Jupiter

  • It is the largest planet in the solar system. It can comprise of 1300 Earth-like planets.

  • It does not have high mass as compared to its size. The mass of the Jupiter is almost 318 times of the mass of the earth.

  • The rotation time of Jupiter is small around 9 hours 55 minutes.

  • Jupiter has many moons out of which 4 large moons can be viewed from the earth with the help of a telescope.

  • Jupiter has thin rings around it.

Saturn

  • Saturn has thick rings around it that can be easily viewed with naked eyes.

  • It has 30 natural satellites of its own.

  • The density of Saturn is less than that of water making it the least dense Planet of the solar system.

Uranus

  • Just like Venus, Uranus rotates from east to west.

  • It has 21 natural satellites.

  • The rotation axis of Uranus is highly tilted.

  • The atmosphere of Uranus comprises hydrogen and methane gas mainly.

Neptune

  • It is the farthest planet from the sun hence it takes the most time to revolve around the sun.

  • It has 8 natural satellites of its own.

Figure 19 Period of Rotation, Revolution and Distance of all the Planets

Figure 19 Period of Rotation, Revolution and Distance of all the Planets

Inner and Outer Planets

The first four planets of the solar system are called inner planets. These planets have few moons of their own.

The planets after Mars are called outer planets of the solar system. All these planets have a ring system around them and possess a large number of moons.

What are the differences between stars and planets?

Figure 20 Differences between stars and planets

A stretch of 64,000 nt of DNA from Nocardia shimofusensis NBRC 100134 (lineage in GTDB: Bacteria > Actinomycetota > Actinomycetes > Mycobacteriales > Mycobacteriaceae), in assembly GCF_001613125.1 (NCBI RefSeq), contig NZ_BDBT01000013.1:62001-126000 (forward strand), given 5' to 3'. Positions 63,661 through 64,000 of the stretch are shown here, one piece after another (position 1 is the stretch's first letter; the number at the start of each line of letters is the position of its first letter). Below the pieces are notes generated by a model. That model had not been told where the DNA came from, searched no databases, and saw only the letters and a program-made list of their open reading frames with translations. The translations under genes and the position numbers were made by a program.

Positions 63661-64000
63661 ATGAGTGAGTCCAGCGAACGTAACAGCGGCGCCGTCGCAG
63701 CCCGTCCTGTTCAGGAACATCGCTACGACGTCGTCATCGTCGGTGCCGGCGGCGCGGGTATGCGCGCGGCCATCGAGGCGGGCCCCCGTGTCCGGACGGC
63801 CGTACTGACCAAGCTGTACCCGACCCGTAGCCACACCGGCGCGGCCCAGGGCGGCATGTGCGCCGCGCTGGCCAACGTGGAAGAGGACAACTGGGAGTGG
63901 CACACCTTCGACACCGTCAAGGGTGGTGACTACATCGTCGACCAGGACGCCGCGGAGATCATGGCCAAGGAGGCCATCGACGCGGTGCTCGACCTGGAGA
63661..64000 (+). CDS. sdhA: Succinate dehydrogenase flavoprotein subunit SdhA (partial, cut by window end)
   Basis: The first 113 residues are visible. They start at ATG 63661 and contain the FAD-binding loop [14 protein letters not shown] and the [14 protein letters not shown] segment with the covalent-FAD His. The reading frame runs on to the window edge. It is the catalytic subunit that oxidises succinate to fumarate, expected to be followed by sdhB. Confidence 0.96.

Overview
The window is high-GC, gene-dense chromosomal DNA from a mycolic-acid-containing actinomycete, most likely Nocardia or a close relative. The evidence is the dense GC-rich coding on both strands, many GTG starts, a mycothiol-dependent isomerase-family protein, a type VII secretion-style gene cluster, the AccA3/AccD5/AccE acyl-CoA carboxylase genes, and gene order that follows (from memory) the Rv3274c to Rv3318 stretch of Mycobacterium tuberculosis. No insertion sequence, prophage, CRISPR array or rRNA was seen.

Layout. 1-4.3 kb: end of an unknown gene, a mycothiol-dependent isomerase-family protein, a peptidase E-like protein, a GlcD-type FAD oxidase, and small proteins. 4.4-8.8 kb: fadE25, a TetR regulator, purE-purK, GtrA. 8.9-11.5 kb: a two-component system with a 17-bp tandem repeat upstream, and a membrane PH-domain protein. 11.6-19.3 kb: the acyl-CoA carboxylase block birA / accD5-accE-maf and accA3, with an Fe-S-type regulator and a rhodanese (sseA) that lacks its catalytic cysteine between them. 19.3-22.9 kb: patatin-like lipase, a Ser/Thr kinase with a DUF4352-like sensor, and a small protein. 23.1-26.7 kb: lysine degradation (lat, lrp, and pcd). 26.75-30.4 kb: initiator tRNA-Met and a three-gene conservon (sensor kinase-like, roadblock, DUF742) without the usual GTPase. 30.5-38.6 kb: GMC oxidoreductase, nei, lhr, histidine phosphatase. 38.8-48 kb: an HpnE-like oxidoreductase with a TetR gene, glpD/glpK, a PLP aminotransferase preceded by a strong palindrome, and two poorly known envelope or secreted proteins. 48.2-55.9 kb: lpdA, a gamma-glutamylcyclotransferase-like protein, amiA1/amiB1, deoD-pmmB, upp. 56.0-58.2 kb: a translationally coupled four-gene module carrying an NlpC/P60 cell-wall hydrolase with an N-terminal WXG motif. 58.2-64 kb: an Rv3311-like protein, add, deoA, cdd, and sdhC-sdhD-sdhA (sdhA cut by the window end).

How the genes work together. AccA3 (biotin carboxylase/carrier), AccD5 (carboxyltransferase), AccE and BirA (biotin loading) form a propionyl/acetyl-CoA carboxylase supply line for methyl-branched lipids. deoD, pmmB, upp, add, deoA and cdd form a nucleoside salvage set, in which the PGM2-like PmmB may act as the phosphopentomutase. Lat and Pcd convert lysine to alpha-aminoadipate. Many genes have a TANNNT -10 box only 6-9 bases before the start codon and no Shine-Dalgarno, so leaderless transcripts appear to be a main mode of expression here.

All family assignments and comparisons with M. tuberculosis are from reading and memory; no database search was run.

Figure 20 Differences between stars and planets

Other Members of the Solar System

Asteroids

Figure 21 Asteroids in Space

Figure 21 Asteroids in Space

  • Like other planets, there are certain celestial bodies that are found in the solar system. Asteroids are small rock-like objects that are found orbiting the sun.

  • They are generally found between the orbits of Mars and Jupiter. This region is also called the Asteroid belt. However, asteroids can also be found in other places in the solar system.

Figure 22 Asteroid Belt

Figure 22 Asteroid Belt

Comet

Figure 23 A comet

Figure 23 A comet

  • Comets are big pieces of ice and rock that also revolve around the sun in elliptical shaped orbits.

  • Comets are the leftover pieces of rocks that were formed at the time when the solar system was beginning its formation.

  • Comets are often observed to have a tail. This tail appears as a comet approaches the sun.

  • At that time, dust and gas are discharged from the comet due to the heat of the sun. Since the comet is approaching the sun, the tail of the comet is always in the opposite direction of the sun.